(Below is nice
overview of why Rene Herse bicycles have acquired such a following among
"Here are just a few personal reasons I love these bikes:
1) Quality of paintwork, lining, chrome... The paint has a deep lustre,
colour combinations of frame colour/lining are generally beautiful, never
garish, the RH hand lettering is so much nicer than decals on other bikes.
2) Quality of workmanship on the frame... The filing down of the lug
points, the clean flowing lines of the lugs and all the braze-ons on the
best bikes are simply remarkable.
3) Proprietary parts. What other maker had his own cranks and chain rings?
Herse cantilever brakes are better in terms of beauty and efficiency than
any other constructeur cantilevers, Charrel excepted (in actual fact few
other makers made their own brakes : Barra, Narcisse, Singer, Marcadier
are others).But Herse also made proprietary stems, front changer, modified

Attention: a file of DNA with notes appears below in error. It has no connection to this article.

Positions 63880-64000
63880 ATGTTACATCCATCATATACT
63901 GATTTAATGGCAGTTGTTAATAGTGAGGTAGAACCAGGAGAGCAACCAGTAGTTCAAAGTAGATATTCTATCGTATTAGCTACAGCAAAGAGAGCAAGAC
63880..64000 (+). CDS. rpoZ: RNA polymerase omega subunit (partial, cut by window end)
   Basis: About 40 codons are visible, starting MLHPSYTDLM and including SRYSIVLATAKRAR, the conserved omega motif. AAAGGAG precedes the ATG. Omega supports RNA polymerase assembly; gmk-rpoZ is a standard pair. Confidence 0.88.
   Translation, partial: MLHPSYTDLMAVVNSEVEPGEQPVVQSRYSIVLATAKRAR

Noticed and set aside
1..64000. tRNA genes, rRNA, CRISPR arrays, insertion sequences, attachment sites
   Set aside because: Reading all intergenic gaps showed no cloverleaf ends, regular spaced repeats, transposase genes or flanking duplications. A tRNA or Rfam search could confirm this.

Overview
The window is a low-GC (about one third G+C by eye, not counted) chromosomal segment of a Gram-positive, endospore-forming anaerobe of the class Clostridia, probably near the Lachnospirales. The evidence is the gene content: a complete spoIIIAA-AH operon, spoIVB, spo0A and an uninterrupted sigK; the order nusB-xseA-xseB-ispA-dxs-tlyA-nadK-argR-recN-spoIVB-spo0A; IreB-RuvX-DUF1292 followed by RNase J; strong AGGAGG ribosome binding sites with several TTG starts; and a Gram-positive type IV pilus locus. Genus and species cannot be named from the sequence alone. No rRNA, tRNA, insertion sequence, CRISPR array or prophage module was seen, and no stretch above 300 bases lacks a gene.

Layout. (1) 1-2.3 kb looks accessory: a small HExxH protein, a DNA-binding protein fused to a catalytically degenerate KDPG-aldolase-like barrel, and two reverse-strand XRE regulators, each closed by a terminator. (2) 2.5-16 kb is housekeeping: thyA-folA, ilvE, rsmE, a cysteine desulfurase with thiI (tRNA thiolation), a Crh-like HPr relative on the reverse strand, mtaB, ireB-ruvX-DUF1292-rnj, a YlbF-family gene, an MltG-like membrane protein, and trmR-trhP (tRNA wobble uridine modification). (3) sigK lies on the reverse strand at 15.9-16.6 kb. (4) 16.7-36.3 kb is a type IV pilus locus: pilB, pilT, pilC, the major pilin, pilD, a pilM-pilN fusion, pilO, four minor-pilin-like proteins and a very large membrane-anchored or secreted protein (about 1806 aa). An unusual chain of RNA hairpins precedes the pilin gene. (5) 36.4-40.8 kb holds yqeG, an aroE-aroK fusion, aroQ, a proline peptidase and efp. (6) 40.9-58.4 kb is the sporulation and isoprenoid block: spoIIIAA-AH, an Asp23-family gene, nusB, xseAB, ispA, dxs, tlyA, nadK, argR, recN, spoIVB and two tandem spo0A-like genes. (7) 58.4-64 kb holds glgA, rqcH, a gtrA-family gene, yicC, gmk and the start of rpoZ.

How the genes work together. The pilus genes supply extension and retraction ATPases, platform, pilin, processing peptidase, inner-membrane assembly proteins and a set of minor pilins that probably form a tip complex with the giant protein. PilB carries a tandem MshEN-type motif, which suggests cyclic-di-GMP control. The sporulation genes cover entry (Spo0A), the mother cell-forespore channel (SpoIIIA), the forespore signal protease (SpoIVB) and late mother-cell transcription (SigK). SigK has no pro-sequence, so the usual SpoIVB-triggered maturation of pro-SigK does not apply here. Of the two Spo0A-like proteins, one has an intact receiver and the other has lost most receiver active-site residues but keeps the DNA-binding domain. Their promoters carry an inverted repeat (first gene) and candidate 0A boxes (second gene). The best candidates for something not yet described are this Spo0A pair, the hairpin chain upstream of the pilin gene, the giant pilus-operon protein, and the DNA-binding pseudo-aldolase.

bottom brackets, modified Cyclo RD, modified large flange hubs, RH dynamo
and derailleur levers, modified front light mount, internal light wiring
system, mudguard reinforcements, carriers, front bag decaleur etc etc.
Non-proprietary parts were the best and most expensive, if of course the
buyer could afford them.
4) Ride quality. The palmares of RH in PBP Chanteloup etc and concours in
unbelievable. Their reputation for speed, sturdiness, and comfort was
never contested. The bikes
are both beautiful and highly practical.
5) Variety of models : the bikes are all so different. In a French touring
collection it would be nice to have a Charrel or two, 4/5 Singers, 2/3
Daudons etc, but 20/30/40
Herses would be quite possible if rather unreasonable (unless you were a
museum), without having any repeats or similar models. Tandems, triplets,
racers, touring bikes, folding bikes, concours bikes, track bikes, early
models, 50s, chrome, paint, etc, it just goes on and on.
6) Something the Japanese call "wa", something to do with general harmony,
of the lines when looking at the bike from a distance, then of the
details. Difficult to explain,
but Herse lovers will understand what I mean."
Alexander March, Bordeaux, France